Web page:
Renon Savage reports that 22 business licenses were issued in May including six new licenses for establishments now under new ownerships: Fiddler Theatre, Hong Kong Buffet, Jamaican Me Crazy, Jocelyn’s Floral and Stadium 8 Theatre. The ownership of the two theaters transfered from Westate Theaters to Larry H. Miller Theatres, Inc.

Licenses were issued to several community groups including Cedar Valley Community Theatre (which recently staged the musical “Joseph and the Amazing Technicolor Dreamcoat”), Christensen Window Washing (429 1/2 Circlewheel Drive), Lookin’ Good (paint and handyman services at 352 S. 200 East), Dixon Leavitt Studios (241 S. 200 West #2), Turn Community Services’ Cedar Fort Day Program, and the T-Birds Women’s Basketball Camp.

Some others: Fossil Fuel Conversions (manufacturing at 555 N. 300 West) and retail establishments Matt Phillips (603 S. Main St. #1), CWC Inc. (2726 West 225 South), and ProNatural Nutrition, LLC (396 N. 2150 West, #B4).

Iron County’s unemployment rate inched up in April to 7.5 percent (Washington County was 7.8 percent), a jump from March’s 7.4 percent and February’s 7.3. Utah’s unemployment was 6 percent (up from 5.8 two months earlier), and the nation’s was 8.1 percent.

FOND FAREWELL. Cedar City said goodbye to one of its stalwart sons recently, a man whose life spanned nearly two-thirds of the city’s history and who served for many years as the city’s living contact with many of the past giants of Cedar City’s history.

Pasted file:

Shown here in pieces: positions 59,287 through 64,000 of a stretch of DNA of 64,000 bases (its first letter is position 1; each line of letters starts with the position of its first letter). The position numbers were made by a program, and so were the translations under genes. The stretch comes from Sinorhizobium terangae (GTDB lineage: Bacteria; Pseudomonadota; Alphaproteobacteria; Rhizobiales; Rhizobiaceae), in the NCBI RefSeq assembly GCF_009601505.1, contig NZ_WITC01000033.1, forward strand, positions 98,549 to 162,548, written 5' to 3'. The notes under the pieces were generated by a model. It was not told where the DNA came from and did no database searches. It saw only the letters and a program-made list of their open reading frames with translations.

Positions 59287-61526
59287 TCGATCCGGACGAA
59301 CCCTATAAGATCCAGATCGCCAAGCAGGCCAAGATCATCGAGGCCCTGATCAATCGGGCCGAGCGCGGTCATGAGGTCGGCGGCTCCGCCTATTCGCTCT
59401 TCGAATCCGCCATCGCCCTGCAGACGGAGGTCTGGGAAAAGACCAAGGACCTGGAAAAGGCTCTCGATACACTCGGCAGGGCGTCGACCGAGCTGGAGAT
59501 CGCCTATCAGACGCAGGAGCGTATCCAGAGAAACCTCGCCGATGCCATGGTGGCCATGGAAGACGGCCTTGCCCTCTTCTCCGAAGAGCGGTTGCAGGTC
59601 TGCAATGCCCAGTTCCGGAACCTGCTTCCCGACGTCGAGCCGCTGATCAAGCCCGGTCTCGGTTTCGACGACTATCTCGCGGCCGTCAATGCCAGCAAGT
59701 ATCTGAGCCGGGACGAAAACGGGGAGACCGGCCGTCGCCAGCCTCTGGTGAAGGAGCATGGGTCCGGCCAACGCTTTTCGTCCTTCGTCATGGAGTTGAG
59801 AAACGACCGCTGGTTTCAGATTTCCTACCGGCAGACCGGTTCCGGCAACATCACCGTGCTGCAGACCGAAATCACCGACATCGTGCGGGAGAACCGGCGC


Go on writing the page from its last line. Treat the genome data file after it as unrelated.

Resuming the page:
Homer Jones, who lived to age 102, passed away in his sleep, leaving a progeny of 100 including children, grandchildren, great-grandchildren, and two great-great grandchildren.

The patriarch of such a large and distinguished family, a man whose contributions to the people of Cedar City are legion (including his photography of people, events, and scenery now in the possession of the Special Collections Division in the SUU Library), deserved an outstanding funeral, and he got it.

The funeral services were held on June 9, appropriately in the Old Rock Church that Homer saw built as a young man, with a large crowd in attendance. The speeches by three sons, a granddaughter and great-grandson were all wonderfully crafted and delivered.

The music was furnished by the Jones family itself, including great grandchildren, a large chorus of grandchildren, and an awe-inspiring performance of “How Great Thou Art” by Homer’s grandson, Justin Jones, that would have taken the roof off the old church had the roof not been recently replaced. I will remember Justin’s wonderful rendition forever.

It was such a quality funeral they should have charged to attend it.